On September 26th 2022, the Jesus Fellowship Community Trust launched its long-awaited compensation scheme for abuse survivors within the religious group known as the “Jesus Army”, which is now defunct.
In recent years, allegations of financial, emotional, physical and sexual abuse from both children and adults have surfaced. A number of people have been convicted of carrying out abuse at the Jesus Fellowship Church, which has since issued an apology.
Abuse survivors now have until 31st December 2023 to apply to the compensation scheme.
Malcolm Johnson, head of our abuse department, is advising the Jesus Fellowship Survivors Association, which has been set up to support victims of abuse in the church.
He says: “I have been honoured to represent the Jesus Fellowship Survivors Association, which has worked tirelessly with the church to bring this long-awaited compensation scheme into being.
“What happened to many people in the Jesus Army is appalling. Moreover, if these vulnerable people tried to tell anyone what happened to them, they were not believed. However, thanks to the many survivors who found the courage to come forward, they have now been given the apology and justice they deserve.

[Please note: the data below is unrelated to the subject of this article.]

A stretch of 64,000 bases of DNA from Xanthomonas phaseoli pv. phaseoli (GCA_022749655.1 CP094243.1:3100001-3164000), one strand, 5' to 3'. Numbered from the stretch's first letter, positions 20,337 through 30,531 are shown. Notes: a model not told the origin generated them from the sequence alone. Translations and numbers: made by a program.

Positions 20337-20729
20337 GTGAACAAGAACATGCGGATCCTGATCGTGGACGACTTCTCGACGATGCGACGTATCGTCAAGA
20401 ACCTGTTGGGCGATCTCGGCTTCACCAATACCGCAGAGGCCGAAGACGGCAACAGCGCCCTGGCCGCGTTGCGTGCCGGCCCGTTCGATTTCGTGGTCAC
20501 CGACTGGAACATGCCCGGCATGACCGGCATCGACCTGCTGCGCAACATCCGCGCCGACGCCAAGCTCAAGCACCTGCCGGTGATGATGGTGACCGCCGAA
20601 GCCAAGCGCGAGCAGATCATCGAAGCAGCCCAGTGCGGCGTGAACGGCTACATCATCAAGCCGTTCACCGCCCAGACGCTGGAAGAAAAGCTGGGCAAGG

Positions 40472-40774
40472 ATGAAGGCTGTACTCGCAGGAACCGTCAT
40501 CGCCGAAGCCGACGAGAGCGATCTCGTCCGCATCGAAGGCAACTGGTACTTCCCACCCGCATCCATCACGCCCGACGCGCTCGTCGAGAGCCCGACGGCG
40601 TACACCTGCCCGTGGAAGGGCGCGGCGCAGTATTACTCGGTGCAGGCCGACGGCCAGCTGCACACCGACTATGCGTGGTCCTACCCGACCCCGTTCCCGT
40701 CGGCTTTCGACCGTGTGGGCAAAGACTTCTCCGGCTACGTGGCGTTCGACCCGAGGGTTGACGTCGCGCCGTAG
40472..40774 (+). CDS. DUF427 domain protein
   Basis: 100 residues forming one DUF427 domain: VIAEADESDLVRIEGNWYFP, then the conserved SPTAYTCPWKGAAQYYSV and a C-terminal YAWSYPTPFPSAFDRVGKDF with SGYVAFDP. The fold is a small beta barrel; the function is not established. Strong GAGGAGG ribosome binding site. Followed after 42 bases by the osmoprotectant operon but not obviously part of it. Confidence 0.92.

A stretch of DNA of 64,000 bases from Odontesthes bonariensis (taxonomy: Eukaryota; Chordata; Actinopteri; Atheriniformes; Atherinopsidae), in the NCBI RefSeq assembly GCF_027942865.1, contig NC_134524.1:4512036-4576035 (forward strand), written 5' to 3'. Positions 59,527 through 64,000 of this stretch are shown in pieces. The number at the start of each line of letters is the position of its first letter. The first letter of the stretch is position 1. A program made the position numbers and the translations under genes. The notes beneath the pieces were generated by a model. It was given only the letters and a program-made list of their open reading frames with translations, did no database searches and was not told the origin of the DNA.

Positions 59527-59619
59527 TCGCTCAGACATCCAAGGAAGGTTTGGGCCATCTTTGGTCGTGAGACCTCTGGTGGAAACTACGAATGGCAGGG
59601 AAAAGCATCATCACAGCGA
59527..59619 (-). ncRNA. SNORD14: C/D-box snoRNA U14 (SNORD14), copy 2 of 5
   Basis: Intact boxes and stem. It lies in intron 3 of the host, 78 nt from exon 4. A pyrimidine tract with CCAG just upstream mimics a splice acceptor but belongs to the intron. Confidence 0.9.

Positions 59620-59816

“I would encourage survivors of abuse to apply to the settlement scheme. While no amount of money can change what happened to them or make up for how they have suffered since, the compensation can provide closure and enable them to move forward.
“We know there are many people out there who can corroborate other people’s allegations and this evidence is going to be crucial to the success of a compensation application. The scheme really represents what may be a final chance for survivors to tell their story.”
The main features of the Jesus Army Compensation Scheme are:
- A written apology acknowledging what has happened to survivors, providing acceptance of responsibility and an assurance that lessons of the past have been learned and shared with relevant authorities
- For sexual, physical or emotional abuse, an award of compensation for the harm a survivor has suffered, aligned with common law compensation awards
- For sexual, physical or emotional abuse, an invitation to meet with a trustee of the church closing team
- A dedicated support fund for individual grants towards counselling.
Although no figures have been published, compensation will be awarded according to the severity of the abuse suffered. Typically, court-awarded payments for the “pain, suffering and loss of amenity” element of abuse range up to £80,000.
If you wish to discuss the above with Malcolm and his team, please call us free on 0808 164 0808. Or, you can request a call back and we will call you.